Nov 19, 2013

US emerging as the world's largest cancer economy.

Is the US emerging as the world's largest cancer economy? Well, when I say a cancer economy what I mean is an economy sustained to a larger extent by the growing incidence of the killer disease. The more is the incidence of cancer, the more is the medical costs involved, and that adds on to the country's GDP. It's obviously a drain on the society but at the same time for the medical industry it provides an immense business opportunity. And some would say a profiteering medical industry will provide for more jobs !

In 2008, the US National Institute of Health (NIH) estimated the total annual cost that cancer was causing to the economy at $ 201.5 billion, which included $ 77.4 billion of health expenditures and $ 124 billion as the indirect mortality costs. After all, in a country where more than half a million people are expected to die of cancer this year, and that works out to 1,600 every day, nearly 75 per cent of the health care costs revolve around the cancer epidemic.

This startling analysis is presented in a blog Inspired Bites written by Robyn O' Brian (Link: http://blogs.prevention.com/inspired-bites/2013/11/18/how-the-cost-of-cancer-is-eating-our-economy/) that I came across yesterday. Quoting a report of the President's Cancer Panel she writes: " (The Panel) is urging all of us to do our part to reduce the burden of this disease.  Most notably, they encourage all Americans to reduce their exposures to contaminants like pesticides, insecticides and other chemicals now so pervasive in our food.  Why? Because 41 per cent of us are expected to get cancer in our lifetimes, 1 in 2 men and 1 in 3 women. It did not used to be this way.  And can we really eat to beat this disease as the President’s Cancer Panel suggests? It’s tough to do with a food supply so dependent on synthetic chemicals.  In the last fifteen years, new ingredients, synthetically engineered in laboratories to withstand increasing doses of toxic weedkillers, have quietly been inserted into our food.  And while correlation is not causation, the soaring use of these chemicals corresponds so directly with the soaring rates of certain cancers that at the very least, it merits an investigation."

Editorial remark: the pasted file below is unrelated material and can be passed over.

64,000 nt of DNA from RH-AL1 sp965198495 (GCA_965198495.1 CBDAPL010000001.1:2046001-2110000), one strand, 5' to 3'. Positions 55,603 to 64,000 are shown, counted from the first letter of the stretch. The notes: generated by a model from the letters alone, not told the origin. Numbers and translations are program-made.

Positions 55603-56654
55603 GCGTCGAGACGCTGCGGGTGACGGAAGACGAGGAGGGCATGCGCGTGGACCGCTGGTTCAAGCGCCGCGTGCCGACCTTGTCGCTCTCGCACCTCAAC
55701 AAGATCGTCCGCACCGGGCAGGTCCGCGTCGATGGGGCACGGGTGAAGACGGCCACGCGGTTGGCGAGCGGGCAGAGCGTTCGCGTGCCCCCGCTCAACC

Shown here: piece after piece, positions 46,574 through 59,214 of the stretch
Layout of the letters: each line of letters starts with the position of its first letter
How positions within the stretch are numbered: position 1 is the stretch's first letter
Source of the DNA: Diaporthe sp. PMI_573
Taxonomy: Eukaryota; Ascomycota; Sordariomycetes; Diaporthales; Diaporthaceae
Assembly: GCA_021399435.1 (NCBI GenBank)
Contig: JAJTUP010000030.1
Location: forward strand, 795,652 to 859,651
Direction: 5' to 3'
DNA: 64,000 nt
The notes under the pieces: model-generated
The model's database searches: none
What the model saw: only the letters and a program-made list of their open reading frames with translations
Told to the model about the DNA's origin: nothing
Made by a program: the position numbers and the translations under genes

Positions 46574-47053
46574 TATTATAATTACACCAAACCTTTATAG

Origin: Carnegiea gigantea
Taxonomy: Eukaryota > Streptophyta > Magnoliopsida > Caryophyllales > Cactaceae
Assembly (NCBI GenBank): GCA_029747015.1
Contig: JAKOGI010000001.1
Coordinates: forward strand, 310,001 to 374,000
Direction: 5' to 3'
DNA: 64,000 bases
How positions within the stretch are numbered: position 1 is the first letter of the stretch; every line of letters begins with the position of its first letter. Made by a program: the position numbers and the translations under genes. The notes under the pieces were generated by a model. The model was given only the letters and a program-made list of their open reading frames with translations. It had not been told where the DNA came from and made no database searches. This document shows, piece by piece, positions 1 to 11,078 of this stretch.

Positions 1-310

Although, as she says, while correlation is not causation, there is a definitely a growth pattern that is clearly visible. Food contamination is certainly linked to the growing incidence of cancer. And if the Panel itself is suggesting to people to be watchful of pesticides, insecticides and other chemicals in food, the indications are loud and clear. I would have however expected more serious efforts visible in America to curb the use of chemicals, including pesticides and insecticides, based on the recommendations of this report. The failure to take the report seriously is not only disappointing but if I may be allowed to say so it is reflective of a criminal neglect. 

Especially at a time when US President Barack Obama has been trying to push for medicare, I thought the best way to prevent the disease from taking such a massive human toll in future would have been to go in for safe food. When Michelle Obama launch organic gardening in the White House complex, she obviously conveyed a powerful statement, but her husband failed to get the message right. As Charles Benbrook has conclusively shown that between 1996 and 2011, an era when GM crops proliferated in the US, the application of pesticides has risen by 404 million pounds. This data alone should have forced the US Department of Agriculture to come down heavily on the industrial farming systems. 

While the USDA continues to push for more of the same, the US President has been trying his best to push the harmful technologies to the developing world. His global food security initiative promotes the faulty and harmful technological approach as the mankind's saviour. This is where the US President fails, and fails miserably. In his desperation to find ways and means (even if these are harmful in the long run) to jack up the economy, he is trying to create conditions for the US health care industry to profit. He is aggressively using the g-20 to push his flawed economic approach. And that makes me wonder when will the world get a political leader who looks beyond the financial capital; who goes all out to build on the human capital.  

Till then, I can only pray for the well-being of Americans. If 1 in 2 men, and 1 in 3 women is expected to live with cancer in the years to come, God save America. But please don't pass on this deadly killer to the developing world. We already have enough problems at hand. 

1 comment:

Tony said...

nice post.. goodluck